Anyone who is a wine lover usually learns early in life that Thanksgiving is not a time to share your cellar’s treasures. Oh sure, these are the friends and family, that you would donate your kidneys to, but let’s say you’ve selected one of your slumbering babies, carefully cradled it to the table, announce the arrival of a very special addition to the feast as you carefully ease the cork from the bottle. You pour yourself a taste, delighted that it’s superb, you pour it for your guests, only to realize you are alone in appreciation. Your sister claps a hand over her glass reminding you she is in training, your auntie tastes it and screws up her mouth declaring it “too sour” for her tastes, mom tries to be supportive sipping carefully and nodding but when you aren’t looking refills her glass with Vodka. Dad says “how can you afford fancy wines like this?” and your uncle says “this is like the one we had the Olive Garden last week – what was the name of that honey?” Then there’s greedy cousin “hollow-leg” who fills his glass to the rim with your cellar nectar only because he’d never buy such an extravagant bottle for himself. Oh yes, ’tis much better to keep your special bottle under wraps in the kitchen and supply your guests with wines that conjure zero regret when you carry the bottles to the recycling bin.
Keeping wine gems tucked away assures you will not offend, and will keep your family relations in good form. Although I must say it was relief that I would never have to bring great wine to my in-laws celebrations. Young and naïve, I thought everyone would have the same experience I did with wine. At 23 years old, I had discovered Burgundy. It was such a revelation that so much character and flavor could be delivered in a paler, softer form. I had exposed everyone who was not in the know! I bought a bottle of 1978 Tollot-Beau Aloxe-Corton and brought it to my in-laws house. I poured everyone at the table waiting to see their amazed and surprised look as they tasted this wonderful wine. My sister-in-law grimaced as she tasted it and then asked what all the fuss was about. I quickly relieved her of drinking one more drop of this toxic elixir by pouring her wine into my glass. I refilled her glass with Inglenook Rhine wine, fresh from the tap while she blotted Pinot Noir remnants from her tongue with her napkin. She was saved from further punishment while I swilled and swooned. I was never forgiven.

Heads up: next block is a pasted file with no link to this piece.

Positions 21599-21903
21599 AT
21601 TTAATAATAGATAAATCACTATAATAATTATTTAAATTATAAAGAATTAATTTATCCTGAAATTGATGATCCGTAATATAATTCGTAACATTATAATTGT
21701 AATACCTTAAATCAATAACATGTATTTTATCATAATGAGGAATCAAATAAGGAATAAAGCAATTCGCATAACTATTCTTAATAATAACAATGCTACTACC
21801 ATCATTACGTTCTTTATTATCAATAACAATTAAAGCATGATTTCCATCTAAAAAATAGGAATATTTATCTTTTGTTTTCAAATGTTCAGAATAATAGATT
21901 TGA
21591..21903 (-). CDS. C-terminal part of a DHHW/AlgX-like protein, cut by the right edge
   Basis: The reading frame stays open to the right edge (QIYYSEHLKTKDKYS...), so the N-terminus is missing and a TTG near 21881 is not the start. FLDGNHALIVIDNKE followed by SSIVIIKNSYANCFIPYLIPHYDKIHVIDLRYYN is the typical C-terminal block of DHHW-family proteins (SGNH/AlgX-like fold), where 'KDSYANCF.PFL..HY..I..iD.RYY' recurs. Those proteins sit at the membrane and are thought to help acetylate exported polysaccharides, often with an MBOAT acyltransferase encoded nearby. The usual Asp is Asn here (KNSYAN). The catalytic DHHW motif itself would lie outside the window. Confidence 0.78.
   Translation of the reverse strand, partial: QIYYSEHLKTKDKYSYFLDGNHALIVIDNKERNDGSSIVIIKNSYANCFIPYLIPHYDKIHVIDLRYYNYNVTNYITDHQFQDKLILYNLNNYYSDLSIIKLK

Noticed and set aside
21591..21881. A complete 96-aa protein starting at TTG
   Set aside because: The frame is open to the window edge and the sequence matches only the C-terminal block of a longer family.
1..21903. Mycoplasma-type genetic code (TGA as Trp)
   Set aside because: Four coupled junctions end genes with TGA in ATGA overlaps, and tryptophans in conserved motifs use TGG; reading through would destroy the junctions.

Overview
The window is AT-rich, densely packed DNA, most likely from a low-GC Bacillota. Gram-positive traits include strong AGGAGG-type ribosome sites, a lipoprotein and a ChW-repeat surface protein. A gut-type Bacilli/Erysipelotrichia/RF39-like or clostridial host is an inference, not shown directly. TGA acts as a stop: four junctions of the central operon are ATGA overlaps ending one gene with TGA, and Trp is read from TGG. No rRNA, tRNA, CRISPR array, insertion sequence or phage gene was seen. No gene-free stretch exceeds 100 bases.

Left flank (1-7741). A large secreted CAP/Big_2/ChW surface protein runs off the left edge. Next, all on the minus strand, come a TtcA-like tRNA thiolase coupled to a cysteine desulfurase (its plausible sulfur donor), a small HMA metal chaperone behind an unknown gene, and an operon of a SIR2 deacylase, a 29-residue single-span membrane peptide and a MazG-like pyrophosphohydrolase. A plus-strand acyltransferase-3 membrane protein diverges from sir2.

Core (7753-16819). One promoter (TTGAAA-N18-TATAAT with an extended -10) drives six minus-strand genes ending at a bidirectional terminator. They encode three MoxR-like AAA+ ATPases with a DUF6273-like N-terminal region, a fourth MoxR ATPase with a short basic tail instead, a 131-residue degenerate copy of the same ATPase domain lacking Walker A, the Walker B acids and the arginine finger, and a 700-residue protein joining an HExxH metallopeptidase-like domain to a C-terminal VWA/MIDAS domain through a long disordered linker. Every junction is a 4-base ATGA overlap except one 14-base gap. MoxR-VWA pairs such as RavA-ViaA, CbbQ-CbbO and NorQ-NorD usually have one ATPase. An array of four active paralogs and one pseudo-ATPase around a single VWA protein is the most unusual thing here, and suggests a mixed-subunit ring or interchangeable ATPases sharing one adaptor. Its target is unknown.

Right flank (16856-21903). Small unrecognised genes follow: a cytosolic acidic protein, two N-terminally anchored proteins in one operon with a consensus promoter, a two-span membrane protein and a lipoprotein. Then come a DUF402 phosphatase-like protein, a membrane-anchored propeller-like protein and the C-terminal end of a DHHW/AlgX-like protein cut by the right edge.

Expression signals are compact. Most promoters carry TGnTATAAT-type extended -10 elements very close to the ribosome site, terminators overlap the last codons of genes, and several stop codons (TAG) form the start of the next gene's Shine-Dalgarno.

So what will I offer my loved ones at Thanksgiving this year? After all these years of conditioning my family, their favorite drink is Champagne. I try to slip them good Cava and Prosecco during these recessionary times. They are definitely on to me. They are willing to be duped if it’s Adami Prosecco as its fine bead and quaffability goes with almost any hors d’ouevre you can throw at it. Since we usually have a sweeter Thanksgiving table (no brussel sprouts or wild rice) Gewurztraminer is a demanded favorite. Last year’s Zind Humbrecht was a huge hit so I will be trying to hit that same level of distinctive fruit. I love the lime leaf aroma and granny smith fruit of the Loosen Blue Slate. Red wine is a must for Brother-in-law Paul, so Pinot Noir will be on the table, this year Morin Chitry Rouge. Zinfandel used to be a great Thanksgiving choice but due to the evolution away from juicy and simple, to big, alcoholic and wooded, I haven’t had one on the table in a few years. Seghesio would likely be the choice if I did decide to have Zinfandel.
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